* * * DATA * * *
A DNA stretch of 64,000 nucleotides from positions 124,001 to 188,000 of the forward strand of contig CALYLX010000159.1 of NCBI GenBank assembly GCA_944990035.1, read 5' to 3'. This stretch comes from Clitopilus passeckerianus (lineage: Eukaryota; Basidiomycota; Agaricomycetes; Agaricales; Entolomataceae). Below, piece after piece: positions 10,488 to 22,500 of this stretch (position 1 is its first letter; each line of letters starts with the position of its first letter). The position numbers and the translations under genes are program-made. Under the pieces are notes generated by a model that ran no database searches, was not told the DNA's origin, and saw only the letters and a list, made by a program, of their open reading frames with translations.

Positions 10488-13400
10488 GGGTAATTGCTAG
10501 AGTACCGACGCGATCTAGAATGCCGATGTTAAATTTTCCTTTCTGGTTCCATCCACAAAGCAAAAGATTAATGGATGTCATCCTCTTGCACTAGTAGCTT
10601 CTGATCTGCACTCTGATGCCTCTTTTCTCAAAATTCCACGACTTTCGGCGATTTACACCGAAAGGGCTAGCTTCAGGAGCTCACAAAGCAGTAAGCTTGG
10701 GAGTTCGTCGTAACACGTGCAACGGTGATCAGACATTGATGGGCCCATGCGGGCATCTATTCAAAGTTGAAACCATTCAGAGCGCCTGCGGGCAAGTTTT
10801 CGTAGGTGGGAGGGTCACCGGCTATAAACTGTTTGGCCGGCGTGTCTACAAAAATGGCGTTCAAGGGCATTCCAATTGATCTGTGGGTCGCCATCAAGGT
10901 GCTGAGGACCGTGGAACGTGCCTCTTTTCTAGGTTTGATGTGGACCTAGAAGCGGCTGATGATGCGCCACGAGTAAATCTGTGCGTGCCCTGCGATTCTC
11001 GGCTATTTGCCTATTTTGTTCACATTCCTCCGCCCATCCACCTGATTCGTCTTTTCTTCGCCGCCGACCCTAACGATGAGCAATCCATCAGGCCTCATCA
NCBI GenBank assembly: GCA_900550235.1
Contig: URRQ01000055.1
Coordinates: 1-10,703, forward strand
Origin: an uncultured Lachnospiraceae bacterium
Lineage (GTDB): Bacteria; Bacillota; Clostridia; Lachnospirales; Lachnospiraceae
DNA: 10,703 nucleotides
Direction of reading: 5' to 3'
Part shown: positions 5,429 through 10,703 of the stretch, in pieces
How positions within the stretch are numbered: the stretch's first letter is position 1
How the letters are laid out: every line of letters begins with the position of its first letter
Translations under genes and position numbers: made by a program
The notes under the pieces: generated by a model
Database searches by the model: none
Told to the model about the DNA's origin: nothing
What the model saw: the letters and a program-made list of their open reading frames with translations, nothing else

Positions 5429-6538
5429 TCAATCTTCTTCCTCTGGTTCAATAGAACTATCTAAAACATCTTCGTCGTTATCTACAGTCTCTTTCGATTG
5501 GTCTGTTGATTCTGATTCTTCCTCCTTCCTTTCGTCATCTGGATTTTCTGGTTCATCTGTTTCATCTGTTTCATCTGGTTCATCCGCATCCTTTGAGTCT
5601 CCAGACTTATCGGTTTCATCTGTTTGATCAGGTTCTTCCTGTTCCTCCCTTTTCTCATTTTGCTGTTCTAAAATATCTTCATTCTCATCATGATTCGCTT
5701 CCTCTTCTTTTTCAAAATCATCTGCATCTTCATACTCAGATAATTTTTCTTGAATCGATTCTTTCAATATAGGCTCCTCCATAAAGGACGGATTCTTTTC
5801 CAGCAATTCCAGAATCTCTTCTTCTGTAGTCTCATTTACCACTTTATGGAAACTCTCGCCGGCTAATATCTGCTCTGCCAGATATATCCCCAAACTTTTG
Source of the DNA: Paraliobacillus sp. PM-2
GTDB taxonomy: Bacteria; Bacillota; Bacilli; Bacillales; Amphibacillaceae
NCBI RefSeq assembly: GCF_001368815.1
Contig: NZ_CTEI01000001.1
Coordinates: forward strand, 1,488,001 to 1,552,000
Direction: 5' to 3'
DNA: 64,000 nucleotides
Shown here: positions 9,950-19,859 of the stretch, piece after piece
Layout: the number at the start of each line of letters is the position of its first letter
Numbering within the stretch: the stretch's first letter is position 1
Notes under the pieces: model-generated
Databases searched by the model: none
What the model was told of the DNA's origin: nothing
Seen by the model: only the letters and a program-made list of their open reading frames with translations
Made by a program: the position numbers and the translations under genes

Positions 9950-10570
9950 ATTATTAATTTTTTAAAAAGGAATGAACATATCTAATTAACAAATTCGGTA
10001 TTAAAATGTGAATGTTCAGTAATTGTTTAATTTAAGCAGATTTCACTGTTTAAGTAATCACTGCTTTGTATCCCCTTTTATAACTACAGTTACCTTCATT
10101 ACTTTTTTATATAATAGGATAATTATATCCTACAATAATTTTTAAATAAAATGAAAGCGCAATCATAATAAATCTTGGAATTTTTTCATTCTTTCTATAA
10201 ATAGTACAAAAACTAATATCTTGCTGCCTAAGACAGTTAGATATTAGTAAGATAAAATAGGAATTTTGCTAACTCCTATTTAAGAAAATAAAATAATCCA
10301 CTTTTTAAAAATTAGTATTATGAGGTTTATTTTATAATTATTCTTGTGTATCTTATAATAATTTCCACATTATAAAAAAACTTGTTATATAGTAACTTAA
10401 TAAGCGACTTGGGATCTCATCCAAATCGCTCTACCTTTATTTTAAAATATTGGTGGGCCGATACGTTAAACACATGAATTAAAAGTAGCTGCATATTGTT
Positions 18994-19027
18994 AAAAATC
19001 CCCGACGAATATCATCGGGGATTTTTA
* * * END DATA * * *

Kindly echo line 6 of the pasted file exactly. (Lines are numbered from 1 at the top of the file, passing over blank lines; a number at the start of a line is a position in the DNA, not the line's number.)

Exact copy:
10701 GAGTTCGTCGTAACACGTGCAACGGTGATCAGACATTGATGGGCCCATGCGGGCATCTATTCAAAGTTGAAACCATTCAGAGCGCCTGCGGGCAAGTTTT